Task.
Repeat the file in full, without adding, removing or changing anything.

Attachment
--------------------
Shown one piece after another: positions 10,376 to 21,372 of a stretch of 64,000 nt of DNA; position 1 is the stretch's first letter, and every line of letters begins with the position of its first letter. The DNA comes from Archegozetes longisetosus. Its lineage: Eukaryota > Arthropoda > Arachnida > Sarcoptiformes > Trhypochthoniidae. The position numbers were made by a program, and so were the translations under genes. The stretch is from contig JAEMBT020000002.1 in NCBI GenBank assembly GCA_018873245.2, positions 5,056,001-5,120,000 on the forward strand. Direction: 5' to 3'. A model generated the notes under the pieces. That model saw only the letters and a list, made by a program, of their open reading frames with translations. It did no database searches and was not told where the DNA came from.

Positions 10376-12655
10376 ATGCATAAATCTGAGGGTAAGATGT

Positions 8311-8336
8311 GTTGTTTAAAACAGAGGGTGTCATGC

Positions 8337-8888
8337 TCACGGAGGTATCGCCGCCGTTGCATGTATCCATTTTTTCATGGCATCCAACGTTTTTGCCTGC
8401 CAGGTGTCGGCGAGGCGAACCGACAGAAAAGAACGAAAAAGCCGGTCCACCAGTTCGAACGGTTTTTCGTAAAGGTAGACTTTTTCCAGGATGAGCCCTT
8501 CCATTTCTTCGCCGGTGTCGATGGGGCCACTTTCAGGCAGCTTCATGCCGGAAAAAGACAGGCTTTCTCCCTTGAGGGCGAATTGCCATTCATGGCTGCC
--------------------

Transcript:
Shown one piece after another: positions 10,376 to 21,372 of a stretch of 64,000 nt of DNA; position 1 is the stretch's first letter, and every line of letters begins with the position of its first letter. The DNA comes from Archegozetes longisetosus. Its lineage: Eukaryota > Arthropoda > Arachnida > Sarcoptiformes > Trhypochthoniidae. The position numbers were made by a program, and so were the translations under genes. The stretch is from contig JAEMBT020000002.1 in NCBI GenBank assembly GCA_018873245.2, positions 5,056,001-5,120,000 on the forward strand. Direction: 5' to 3'. A model generated the notes under the pieces. That model saw only the letters and a list, made by a program, of their open reading frames with translations. It did no database searches and was not told where the DNA came from.

Positions 10376-12655
10376 ATGCATAAATCTGAGGGTAAGATGT

Positions 8311-8336
8311 GTTGTTTAAAACAGAGGGTGTCATGC

Positions 8337-8888
8337 TCACGGAGGTATCGCCGCCGTTGCATGTATCCATTTTTTCATGGCATCCAACGTTTTTGCCTGC
8401 CAGGTGTCGGCGAGGCGAACCGACAGAAAAGAACGAAAAAGCCGGTCCACCAGTTCGAACGGTTTTTCGTAAAGGTAGACTTTTTCCAGGATGAGCCCTT
8501 CCATTTCTTCGCCGGTGTCGATGGGGCCACTTTCAGGCAGCTTCATGCCGGAAAAAGACAGGCTTTCTCCCTTGAGGGCGAATTGCCATTCATGGCTGCC